The Sound of Music
To partake of the cornucopia of timbres it offers, I put on an SACD of Babatunde Olatunje's Circle of Drums [Chesky]. One of the odd things about Chesky-produced multichannel SACDs, however, is that they don't utilize the center channel—and this can present imaging challenges even to the best surround systems. In the 21- minute "Cosmic Rhythm Vibrations," the Arenas were given the daunting task of rendering every timbre of drum sound, from large-head low-frequency floor toms, to higher pitched djembes, ngomas, and ashikos, to subtler shekeres and talking drums in 4.1 rather than 5.1 channels. The Arenas reproduced every attack, from a highpitched slap, to a low-frequency palm thud, to the musical-saw-like wavering sounds of the talking drum, so faithfully I felt I was part of the drum circle myself. That edginess on the attack at the highest timbres, however, was still noticeable.
To test the Arenas with a 5.1-channel recording to see how the center speaker integrated with the rest of the system, I chose the SACD version of James Taylor's Hourglass [Columbia]. I especially like track four, "Gaia," which showcases Taylor's distinctive voice counterpoised against some fine bass playing by Jimmy Johnson and percussion by Carlos Vega. The Arenas faithfully reproduced Taylor's characteristic smooth voice, in 3D, with Johnson's bass placed forward, but not too much so. His low bass runs did not have the energetic force I've heard on more expensive systems, however. Vega's percussion break about three-fourths of the way through came off with distinctive attack and bone-rattling detail. The middle frequency range seems to be the Arenas’ area of greatest strength.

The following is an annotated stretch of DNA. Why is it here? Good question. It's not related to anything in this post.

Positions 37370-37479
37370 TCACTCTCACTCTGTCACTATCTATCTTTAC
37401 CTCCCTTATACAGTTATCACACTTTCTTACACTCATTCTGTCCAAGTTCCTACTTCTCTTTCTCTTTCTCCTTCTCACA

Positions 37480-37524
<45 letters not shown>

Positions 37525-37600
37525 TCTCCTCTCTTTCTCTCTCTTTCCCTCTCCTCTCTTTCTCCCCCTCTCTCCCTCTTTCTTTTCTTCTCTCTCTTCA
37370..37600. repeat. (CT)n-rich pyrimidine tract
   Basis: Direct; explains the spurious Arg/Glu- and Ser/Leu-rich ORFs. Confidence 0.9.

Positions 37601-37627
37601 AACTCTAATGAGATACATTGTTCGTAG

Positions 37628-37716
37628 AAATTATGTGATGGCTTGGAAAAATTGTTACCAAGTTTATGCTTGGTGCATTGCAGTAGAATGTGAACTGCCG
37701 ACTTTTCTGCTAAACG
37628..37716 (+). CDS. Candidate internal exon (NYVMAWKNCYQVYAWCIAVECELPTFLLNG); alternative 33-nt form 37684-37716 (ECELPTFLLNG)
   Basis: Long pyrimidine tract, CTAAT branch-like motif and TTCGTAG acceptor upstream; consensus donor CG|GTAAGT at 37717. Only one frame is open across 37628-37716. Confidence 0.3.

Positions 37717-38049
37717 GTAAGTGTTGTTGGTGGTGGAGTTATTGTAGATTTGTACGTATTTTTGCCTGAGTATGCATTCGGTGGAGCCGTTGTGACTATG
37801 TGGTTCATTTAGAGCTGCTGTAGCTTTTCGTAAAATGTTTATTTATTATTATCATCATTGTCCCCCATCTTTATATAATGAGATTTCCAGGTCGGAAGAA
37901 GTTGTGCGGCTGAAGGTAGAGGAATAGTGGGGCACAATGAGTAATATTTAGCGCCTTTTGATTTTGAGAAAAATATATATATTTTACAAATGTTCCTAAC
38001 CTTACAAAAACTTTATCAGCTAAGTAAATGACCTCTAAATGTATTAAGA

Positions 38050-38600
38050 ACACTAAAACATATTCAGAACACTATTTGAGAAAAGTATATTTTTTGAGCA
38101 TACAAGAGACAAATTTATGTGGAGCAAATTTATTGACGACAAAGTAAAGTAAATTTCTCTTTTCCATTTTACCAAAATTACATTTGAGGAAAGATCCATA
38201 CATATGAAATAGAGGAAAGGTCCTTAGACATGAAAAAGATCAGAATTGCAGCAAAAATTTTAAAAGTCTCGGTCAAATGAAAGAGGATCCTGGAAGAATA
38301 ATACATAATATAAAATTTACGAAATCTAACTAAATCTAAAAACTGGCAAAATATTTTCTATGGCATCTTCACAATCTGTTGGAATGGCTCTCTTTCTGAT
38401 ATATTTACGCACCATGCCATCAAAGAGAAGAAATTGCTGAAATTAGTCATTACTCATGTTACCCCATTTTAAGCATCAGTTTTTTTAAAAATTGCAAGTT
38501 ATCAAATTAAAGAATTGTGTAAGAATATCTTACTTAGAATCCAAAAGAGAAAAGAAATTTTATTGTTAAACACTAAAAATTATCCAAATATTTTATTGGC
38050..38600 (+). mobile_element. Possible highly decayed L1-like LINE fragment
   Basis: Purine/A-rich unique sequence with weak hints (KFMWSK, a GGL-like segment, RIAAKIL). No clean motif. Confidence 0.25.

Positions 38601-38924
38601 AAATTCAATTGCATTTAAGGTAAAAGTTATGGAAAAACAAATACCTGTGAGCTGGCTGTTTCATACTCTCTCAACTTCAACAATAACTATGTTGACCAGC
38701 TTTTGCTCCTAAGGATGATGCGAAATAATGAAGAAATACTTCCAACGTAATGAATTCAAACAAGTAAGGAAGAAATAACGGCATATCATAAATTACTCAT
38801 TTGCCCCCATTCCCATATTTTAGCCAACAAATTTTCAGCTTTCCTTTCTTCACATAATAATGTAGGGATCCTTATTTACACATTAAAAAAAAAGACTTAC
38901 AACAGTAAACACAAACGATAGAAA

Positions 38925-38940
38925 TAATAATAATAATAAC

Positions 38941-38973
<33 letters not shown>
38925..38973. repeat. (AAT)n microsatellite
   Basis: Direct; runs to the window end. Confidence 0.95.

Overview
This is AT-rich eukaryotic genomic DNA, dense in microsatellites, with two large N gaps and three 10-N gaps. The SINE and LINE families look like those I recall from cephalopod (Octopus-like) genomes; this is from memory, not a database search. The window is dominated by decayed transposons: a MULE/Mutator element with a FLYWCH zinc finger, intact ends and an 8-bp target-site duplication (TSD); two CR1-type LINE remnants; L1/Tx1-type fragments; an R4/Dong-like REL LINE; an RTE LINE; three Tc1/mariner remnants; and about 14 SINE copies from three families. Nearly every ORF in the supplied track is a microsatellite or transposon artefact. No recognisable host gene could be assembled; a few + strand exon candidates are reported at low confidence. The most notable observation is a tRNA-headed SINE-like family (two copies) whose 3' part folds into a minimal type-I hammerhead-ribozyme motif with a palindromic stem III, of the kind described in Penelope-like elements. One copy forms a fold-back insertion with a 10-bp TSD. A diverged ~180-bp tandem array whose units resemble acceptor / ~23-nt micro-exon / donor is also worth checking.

You don't spend 75 years as an industry leader or have your company name become a household word without being sensitive to changing trends. Tannoy's Arenas address a current lifestyle preference for surround- sound speaker systems that are small, elegant, powerful, and affordable. If you have a small apartment or flat, or a living room that while spacious still calls out for minimalism, the Arenas deserve your attention.
If you're into the floorrattling special effects in action-packed car-crashing thrillers or subterranean rock concert monitorblasters, these may not be the speakers for you—but they certainly deserve an audition before you make that decision. To many folks, the Arenas will represent beauty, proven technology, and superb surround sound, at an easy-tohandle price.